Her recipe calls for a delicious-sounding Lemongrass Pork, but it being Meatless Monday, I used steamed shrimp instead. These are my quantities with a few additions from the original recipe]
- 8 rice paper wrappers
- 4 pieces of lettuce
- 1/2 cucumber, peeled and cut into long match-sticks
- 1 carrot, peeled and cut into long match-sticks
- 1 avocado, cut into long strips
- handful of fresh mint
- handful of basil and or cilantro
- 12 peeled and steamed shrimp, cut in half lengthwise
Cut all ingredients and have them ready to use on a plate. Fill a large pie plate with warm, not hot, water. Dip one rice paper wrapper into water, for 2 seconds, flip and dip the other side for 2 seconds. Basically, you are just slowly running the wrapper thru the water on each side. The rice paper will still be slightly stiff. Lay it on a dry cutting board and fold it in half. It will be like creasing paper. Lay your ingredients on top and roll snugly. By this time the wrapper with be soft and stretchy. Serve with peanut dipping sauce. She includes a recipe, but given the chaos in my kitchen at the time, I used LeeAnn Chin brand Peanut Sauce in the bottle from my refrigerator.
Kabayaki Fish (Grilled or Pan Seared)
Her recipe calls for any firm white fleshed fish. I used both Halibut and Salmon. Equally good. And actually, even though our family favorite is halibut, everyone agreed it was a perfect glaze for salmon. It edged out halibut as the favorite.
- 4 firm fish fillets, about 4-6 oz, rinsed and dried
- 1 T cooking oil
- 6 cups steamed short grained rice
- One handful of toasted seaweed shreds (Nori) SHOOT! I knew I forgot something!!
- 2 T thinly sliced green onion for garnish
- For the Kabayaki Sauce:
- 1/2 c soy sauce
- 1/2 c mirin (Japanese sweet rice wine)
- 3 T sugar
In a small saucepan over medium heat, stir together the Kabayaki Sauce ingredients. When sauce begins to bubble, immediately turn heat to low and let simmer for 4-5 minutes, until thick enough to coat the back of a spoon. Be careful, as the sauce can easily thicken too much and you’ll end up with caramel! [Because I have a lot of experience with overly thick sauces like reduced balsamic, caramels and the like, I was overly careful and did not let mine thicken quite enough. It was still delicious, but did not look as beautiful as her picture in the cookbook.]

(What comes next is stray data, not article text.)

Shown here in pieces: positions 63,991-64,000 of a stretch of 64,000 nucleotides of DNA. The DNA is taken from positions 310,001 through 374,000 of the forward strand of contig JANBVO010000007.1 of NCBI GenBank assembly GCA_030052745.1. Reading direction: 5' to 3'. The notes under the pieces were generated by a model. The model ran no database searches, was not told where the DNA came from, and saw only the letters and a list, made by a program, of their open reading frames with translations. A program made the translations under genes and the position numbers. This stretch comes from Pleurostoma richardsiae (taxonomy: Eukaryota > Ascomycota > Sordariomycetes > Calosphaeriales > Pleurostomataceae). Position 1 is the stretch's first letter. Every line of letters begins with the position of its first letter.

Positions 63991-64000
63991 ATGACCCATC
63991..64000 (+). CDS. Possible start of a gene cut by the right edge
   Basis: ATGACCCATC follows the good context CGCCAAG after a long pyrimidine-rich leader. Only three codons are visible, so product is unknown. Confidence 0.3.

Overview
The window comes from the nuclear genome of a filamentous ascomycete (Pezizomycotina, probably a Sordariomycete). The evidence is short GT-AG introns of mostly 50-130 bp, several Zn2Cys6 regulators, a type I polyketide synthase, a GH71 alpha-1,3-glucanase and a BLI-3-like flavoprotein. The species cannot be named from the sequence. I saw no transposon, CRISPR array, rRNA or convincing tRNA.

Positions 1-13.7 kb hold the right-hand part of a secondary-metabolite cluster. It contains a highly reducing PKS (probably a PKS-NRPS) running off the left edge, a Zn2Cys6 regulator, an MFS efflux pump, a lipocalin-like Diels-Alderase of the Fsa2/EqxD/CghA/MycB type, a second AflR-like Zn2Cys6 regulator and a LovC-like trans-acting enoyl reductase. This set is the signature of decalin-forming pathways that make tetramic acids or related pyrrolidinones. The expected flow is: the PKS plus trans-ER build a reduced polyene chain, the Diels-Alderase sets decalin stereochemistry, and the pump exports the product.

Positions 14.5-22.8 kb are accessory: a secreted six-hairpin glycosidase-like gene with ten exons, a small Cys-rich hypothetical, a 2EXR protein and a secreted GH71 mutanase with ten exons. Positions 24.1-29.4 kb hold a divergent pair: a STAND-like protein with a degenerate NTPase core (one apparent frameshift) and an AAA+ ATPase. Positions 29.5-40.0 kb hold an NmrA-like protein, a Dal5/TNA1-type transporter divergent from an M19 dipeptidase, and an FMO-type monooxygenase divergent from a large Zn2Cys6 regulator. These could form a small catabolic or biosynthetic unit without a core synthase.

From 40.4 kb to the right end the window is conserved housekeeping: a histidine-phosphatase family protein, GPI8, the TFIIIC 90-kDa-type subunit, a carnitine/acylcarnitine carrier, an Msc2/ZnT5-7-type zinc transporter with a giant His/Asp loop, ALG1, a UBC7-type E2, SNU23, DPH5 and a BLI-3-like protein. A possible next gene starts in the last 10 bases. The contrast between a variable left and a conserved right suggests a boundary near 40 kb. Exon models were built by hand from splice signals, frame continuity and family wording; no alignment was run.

Set large frying pan over high heat. When the pan is very hot, add the oil and swirl to coat. Lay fillets in the pan, not touching. Fry about 2 minutes, until the bottoms are browned. Brush Kabayaki Sauce on tops and flip over. Brush the bottoms and fry for another minute or two, until the fillets are cooked through and flake easily with a fork.
Serve over rice. Pour remaining Kabayaki Sauce over fillets and rice and top with Nori and green onion slices.
Asian Brussels Sprouts (for 4)
- Shred or thinly slice about 1 pound of brussels, give or take a few
- 1 T cooking oil
- 1/2 red onion thinly sliced
- 1 fresh minced chilli of your choice [mine were the frozen variety from last year’s garden]
- 2 cloves of garlic, minced
- 1 1/2 t fresh lime juice
- 1 1/2 t fish sauce [don’t let fish sauce averse people see this. They will never notice but it adds a LOT of flavor]
- 1/2 – 1 t sugar (to taste)
- Generous pinch of salt
Heat wok over high heat. When hot, add oil and swirl to coat. Then add onion and chilli, and fry for 30 seconds. Add the garlic and fry another 30 seconds, being careful not to burn. Add brussels and stir well to mix. Then spread the mixture out around the wok in an even layer and let cook for 1 minute. You want them slightly soft at the leafy ends, but retaining a crunch at the stem ends. [I got busy multi-tasking and overcooked a bit and they were still awesome].
Add the lime juice, fish sauce, sugar and salt and stir vigorously to combine. Taste and adjust seasonings if necessary and serve hot.